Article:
Several years ago I took my children to Europe. We began the trip with a week in Paris where we stayed in a tiny apartment in the Marais. The apartment had an IKEA kitchen. The orange cabinets and gray counter tops were not my taste, but I really liked how functional and efficient the small kitchen performed. I decided if I ever remodeled my kitchen I would consider doing an IKEA kitchen. Now with a son in college and a daughter not far behind I wanted to be both practical and cost effective.
Addison downloaded the kitchen planning program on IKEA's website. It isn’t the most sophisticated software, but it allowed us to start the process. Our nearest IKEA is a two hour drive, so we wanted to have some of the planning done before making a road trip. After a few days of playing with the layout and researching appliances, we headed to IKEA. We met with a planner and ordered the kitchen. It was to be delivered in ten days.
Back home the demolition began and so did the surprises. To maximize space we removed the bulkhead only to discover there was no drywall behind it and the wires were running at an 45 degree angle with no slack to allow them to be put behind new drywall. We had hit our first road block. I called an electrician.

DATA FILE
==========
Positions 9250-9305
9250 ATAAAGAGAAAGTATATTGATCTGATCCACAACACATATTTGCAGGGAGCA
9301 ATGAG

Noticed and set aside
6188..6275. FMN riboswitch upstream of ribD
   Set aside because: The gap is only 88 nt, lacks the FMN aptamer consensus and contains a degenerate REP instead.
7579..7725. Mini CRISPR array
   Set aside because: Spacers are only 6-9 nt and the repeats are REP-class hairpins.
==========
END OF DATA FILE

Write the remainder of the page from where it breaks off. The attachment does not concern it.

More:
|The infamous light/fan|
|Addison in demolition-mode|
We discovered we needed to upgrade the wiring in order to support the new appliances, as well as, give us more length to get the wires in the walls. Given that we needed an electrician for the wiring and the walls were open, I also decided to upgrade the lighting in the kitchen. The first thing the electrician said when he saw my kitchen was, “That thing has to go”. He was looking at the hideous ceiling fan that is also a light. I couldn’t of agreed more. I knew I had found the right electrician for the job.
While we had planned to do the remodel ourselves, and the electricians definitely put a big dent in the budget, there are times when it is both necessary and prudent to call a professional. This was one of those times for the peace of mind and the safety of the house. Who wants to worry about faulty wiring in a new kitchen?
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